In a new study published in the journal Neurology, researchers in Japan have found that the prevalence of Down syndrome has increased to 9% in children.
“There are now approximately 5,000 children in the country who have Down syndrome, and it’s still unknown whether this increase is caused by increased diagnoses or by better diagnostics and treatments,” said study co-author Dr. Yuji Takahashi.
“However, there is no doubt that there has been a rise in the prevalence.”
According to the study, the most common disorder in children with Down syndrome is aphasia, with an additional 22% having another disorder, including schizophrenia, autism, or other developmental disorders.
This finding means that the number of children with severe conditions like cerebral palsy, learning disabilities, epilepsy, and multiple myeloma is growing, too.
The study found that more than half of the children with developmental disorders in the study had a diagnosis of Down Syndrome, and nearly half of them were diagnosed with a diagnosis with Down Syndrome.
Down syndrome was not previously linked to autism or learning disabilities.
However, in Japan, Down syndrome diagnoses are on the rise, and this is leading to an increase in the number and severity of serious neurological conditions.
Dr. Takahash says that the increase in diagnoses and treatments for Down syndrome may lead to a better understanding of the disorder.
“We hope that our work will be helpful in understanding how and why the increased prevalence of the condition is occurring in Japan,” he said.
“It’s a very complex condition and we have yet to understand its underlying causes.”
Dr. Yamada is not the first person to speculate on the causes of Down’s syndrome.
In 2014, a paper published in Nature Genetics reported that Down syndrome appeared to be a consequence of genetic predisposition to autism.
This was not the case, however, and research has now found that Down Syndrome is not a genetic condition.
“The most likely explanation is that the genetic changes we see in Down syndrome result from the same genetic factors that cause autism, so we should expect that if we have a child with Down, we should see increased autism and autism-like behaviors,” said Dr. Tadashi.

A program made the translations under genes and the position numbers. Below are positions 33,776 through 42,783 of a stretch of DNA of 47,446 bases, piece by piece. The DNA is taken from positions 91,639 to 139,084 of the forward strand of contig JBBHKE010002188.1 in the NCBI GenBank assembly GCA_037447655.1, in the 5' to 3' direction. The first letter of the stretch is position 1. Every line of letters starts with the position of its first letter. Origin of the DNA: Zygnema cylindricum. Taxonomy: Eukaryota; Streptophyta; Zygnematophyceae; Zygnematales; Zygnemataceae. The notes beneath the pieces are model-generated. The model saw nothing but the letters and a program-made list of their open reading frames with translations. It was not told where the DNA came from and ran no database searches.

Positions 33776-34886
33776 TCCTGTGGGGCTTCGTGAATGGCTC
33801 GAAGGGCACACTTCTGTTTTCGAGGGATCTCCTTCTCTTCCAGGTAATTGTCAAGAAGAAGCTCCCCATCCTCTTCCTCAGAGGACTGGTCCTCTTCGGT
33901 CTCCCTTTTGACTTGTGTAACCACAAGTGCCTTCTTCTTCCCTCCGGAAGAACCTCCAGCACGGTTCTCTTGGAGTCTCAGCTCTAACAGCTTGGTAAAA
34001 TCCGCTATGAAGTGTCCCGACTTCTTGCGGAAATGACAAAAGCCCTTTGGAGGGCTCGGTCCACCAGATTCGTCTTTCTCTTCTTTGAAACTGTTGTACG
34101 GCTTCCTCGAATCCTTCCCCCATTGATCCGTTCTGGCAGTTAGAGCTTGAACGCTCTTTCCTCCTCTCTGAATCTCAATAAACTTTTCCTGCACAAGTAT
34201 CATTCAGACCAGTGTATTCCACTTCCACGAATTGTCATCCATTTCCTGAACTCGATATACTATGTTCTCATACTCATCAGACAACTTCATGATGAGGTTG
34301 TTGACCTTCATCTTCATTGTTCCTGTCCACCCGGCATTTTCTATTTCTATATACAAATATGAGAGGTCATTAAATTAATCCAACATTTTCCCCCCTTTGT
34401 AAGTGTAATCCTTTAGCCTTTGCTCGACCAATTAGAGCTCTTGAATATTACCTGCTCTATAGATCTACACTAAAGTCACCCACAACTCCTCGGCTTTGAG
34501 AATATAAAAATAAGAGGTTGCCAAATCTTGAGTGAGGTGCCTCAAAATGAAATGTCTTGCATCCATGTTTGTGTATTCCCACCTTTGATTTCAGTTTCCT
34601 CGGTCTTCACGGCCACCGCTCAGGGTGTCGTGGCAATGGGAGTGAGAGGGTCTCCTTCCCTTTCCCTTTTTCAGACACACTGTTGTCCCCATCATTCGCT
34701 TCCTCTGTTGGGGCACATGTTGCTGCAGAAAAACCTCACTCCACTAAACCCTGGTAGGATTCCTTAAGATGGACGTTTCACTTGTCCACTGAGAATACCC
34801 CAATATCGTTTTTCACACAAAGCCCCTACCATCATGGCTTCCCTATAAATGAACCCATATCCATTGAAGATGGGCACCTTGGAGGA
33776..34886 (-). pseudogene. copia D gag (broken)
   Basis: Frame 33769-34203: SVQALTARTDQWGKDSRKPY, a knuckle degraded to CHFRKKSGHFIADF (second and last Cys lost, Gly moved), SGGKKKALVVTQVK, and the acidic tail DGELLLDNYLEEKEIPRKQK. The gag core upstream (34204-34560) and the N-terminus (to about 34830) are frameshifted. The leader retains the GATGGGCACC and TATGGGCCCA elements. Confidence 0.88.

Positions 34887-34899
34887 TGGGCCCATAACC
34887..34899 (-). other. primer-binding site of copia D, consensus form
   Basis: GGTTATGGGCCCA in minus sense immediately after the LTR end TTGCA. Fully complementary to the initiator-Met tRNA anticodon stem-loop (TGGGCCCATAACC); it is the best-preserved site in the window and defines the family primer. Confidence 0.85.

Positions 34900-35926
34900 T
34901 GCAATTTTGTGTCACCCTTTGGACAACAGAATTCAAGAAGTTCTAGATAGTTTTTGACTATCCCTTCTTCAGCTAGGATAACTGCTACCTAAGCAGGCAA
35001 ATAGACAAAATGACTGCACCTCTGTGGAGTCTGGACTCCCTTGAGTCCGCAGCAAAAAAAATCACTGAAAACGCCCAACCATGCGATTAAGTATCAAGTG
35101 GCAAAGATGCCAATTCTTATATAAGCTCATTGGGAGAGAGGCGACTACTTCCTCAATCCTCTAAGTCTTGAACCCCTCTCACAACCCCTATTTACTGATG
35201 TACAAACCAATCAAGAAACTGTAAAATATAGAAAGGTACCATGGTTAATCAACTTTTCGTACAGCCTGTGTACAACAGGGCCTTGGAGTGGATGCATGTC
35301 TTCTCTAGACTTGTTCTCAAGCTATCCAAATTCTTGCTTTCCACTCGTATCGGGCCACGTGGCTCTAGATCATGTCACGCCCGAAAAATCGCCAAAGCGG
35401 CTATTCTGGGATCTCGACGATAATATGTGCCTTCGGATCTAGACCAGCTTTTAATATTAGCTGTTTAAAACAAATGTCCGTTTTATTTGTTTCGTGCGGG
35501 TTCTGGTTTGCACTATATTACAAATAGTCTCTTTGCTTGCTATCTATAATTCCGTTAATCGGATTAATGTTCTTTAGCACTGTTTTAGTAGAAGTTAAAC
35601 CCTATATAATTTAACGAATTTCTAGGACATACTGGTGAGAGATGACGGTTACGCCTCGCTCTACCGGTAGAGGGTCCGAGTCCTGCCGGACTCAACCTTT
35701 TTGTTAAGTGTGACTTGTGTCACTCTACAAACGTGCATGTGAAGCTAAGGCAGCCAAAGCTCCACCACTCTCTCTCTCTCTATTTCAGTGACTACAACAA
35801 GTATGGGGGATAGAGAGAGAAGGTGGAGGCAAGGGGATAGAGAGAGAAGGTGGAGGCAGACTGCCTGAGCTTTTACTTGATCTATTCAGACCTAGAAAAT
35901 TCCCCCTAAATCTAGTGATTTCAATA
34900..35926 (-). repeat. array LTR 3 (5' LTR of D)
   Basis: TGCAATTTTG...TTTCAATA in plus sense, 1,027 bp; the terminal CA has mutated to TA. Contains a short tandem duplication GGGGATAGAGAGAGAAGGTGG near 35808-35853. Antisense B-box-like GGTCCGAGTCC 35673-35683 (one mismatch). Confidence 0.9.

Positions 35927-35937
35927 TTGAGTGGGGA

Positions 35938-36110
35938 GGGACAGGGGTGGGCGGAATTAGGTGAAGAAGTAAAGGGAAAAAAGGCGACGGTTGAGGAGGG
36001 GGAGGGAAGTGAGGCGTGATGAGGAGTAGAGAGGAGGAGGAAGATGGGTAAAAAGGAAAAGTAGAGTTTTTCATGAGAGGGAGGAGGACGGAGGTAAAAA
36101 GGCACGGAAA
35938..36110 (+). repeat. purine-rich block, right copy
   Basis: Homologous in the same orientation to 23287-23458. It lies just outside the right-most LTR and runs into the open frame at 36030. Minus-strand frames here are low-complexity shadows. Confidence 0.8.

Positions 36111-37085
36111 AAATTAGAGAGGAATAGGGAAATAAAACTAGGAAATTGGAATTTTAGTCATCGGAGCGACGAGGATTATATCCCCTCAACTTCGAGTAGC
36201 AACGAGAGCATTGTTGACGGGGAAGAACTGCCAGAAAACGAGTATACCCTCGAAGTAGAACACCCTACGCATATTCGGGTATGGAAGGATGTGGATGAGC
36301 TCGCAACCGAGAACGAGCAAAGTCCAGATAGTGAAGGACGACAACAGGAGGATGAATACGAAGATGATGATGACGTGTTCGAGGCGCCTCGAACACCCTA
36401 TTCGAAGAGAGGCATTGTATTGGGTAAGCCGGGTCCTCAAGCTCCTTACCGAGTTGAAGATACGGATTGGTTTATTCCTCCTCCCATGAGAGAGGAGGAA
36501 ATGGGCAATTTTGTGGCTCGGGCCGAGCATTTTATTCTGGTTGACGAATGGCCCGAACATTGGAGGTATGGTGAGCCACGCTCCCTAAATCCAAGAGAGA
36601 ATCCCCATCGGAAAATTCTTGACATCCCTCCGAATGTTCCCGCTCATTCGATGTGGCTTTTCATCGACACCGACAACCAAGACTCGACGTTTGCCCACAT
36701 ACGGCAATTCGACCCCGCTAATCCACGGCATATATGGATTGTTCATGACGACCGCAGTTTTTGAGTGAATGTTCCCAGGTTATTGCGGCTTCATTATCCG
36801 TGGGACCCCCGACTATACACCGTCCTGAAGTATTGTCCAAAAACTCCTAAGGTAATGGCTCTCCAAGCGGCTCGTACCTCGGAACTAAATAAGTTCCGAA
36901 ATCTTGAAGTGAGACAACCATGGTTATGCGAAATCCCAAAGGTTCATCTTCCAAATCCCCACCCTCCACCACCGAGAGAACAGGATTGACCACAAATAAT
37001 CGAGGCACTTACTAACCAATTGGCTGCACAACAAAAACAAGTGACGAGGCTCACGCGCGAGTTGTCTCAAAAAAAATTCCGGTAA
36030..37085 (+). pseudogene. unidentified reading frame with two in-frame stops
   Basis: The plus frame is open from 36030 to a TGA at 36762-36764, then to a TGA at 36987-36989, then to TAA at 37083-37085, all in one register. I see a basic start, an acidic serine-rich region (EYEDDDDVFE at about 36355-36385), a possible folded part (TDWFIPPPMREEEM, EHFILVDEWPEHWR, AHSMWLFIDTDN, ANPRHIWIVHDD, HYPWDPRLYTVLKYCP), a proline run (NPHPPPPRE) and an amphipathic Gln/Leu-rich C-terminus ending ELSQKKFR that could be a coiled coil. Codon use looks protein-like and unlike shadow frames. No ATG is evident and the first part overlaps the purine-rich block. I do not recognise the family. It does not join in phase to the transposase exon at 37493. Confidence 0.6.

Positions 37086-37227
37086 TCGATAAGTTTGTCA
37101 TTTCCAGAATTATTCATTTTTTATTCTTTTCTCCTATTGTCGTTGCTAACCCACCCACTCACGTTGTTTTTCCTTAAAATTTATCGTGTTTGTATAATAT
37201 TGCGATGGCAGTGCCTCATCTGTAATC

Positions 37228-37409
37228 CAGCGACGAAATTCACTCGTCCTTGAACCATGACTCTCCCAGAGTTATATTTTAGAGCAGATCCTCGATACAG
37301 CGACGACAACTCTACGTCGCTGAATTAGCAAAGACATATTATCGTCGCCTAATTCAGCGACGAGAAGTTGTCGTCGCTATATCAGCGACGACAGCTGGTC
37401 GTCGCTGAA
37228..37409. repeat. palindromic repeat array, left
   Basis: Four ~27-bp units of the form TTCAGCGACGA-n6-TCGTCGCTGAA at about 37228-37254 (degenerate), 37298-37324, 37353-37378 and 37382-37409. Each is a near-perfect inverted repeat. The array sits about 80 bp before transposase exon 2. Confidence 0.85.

The results of the new study are particularly interesting given the recent news of an increasing number of cases of Down, particularly in Japan.
According to Japan’s Ministry of Health and Welfare, there are currently over 7,500 children with congenital Down syndrome in Japan and the country has a prevalence of about 5.5%.
As of 2015, Japan had more than 8,000 cases of the developmental disorder.
A new study conducted by the Japanese Ministry of Research and Technology (MOT) has found that there are approximately 4,500 people in the world who have congenital or acquired Down syndrome.
However a new survey of Japanese children with autism has also found that this figure is only 0.1%.
“It is surprising that more children with ASD are affected by Down syndrome than those with ASD,” said Takahira.
“While our results suggest that the current diagnosis of ASD may be underestimated in Japan due to the high rate of Down diagnosis in Japan compared to other countries, we cannot rule out that Down is more prevalent in Japan than in other countries.”
The study also found increased incidence of Down in women as well.
According the researchers, Down was not present in women before birth.
The researchers say this finding may be due to different mechanisms involved in the development of Down and in the epigenetics of Down.
“Our findings are important for future research into Down’s development, and the epigenetic factors involved,” said Professor Koji Nagata, one of the study’s authors.
“Although it is not yet clear what causes Down’s autism, our data indicate that epigenetic changes in the brain are more important than genetic factors for the development and development of ASD.”